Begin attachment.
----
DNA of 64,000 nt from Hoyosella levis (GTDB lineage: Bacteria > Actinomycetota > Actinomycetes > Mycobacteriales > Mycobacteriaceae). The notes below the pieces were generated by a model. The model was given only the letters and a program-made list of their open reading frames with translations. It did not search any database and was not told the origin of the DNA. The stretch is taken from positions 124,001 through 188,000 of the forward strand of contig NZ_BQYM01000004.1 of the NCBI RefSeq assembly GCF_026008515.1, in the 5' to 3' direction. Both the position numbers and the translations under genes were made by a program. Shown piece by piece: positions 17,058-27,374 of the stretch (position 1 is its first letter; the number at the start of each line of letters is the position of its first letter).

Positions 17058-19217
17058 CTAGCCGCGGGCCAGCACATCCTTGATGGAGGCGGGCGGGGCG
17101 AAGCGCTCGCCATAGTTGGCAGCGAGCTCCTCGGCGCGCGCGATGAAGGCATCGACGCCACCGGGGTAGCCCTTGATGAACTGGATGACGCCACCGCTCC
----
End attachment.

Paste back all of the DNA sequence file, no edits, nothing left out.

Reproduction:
DNA of 64,000 nt from Hoyosella levis (GTDB lineage: Bacteria > Actinomycetota > Actinomycetes > Mycobacteriales > Mycobacteriaceae). The notes below the pieces were generated by a model. The model was given only the letters and a program-made list of their open reading frames with translations. It did not search any database and was not told the origin of the DNA. The stretch is taken from positions 124,001 through 188,000 of the forward strand of contig NZ_BQYM01000004.1 of the NCBI RefSeq assembly GCF_026008515.1, in the 5' to 3' direction. Both the position numbers and the translations under genes were made by a program. Shown piece by piece: positions 17,058-27,374 of the stretch (position 1 is its first letter; the number at the start of each line of letters is the position of its first letter).

Positions 17058-19217
17058 CTAGCCGCGGGCCAGCACATCCTTGATGGAGGCGGGCGGGGCG
17101 AAGCGCTCGCCATAGTTGGCAGCGAGCTCCTCGGCGCGCGCGATGAAGGCATCGACGCCACCGGGGTAGCCCTTGATGAACTGGATGACGCCACCGCTCC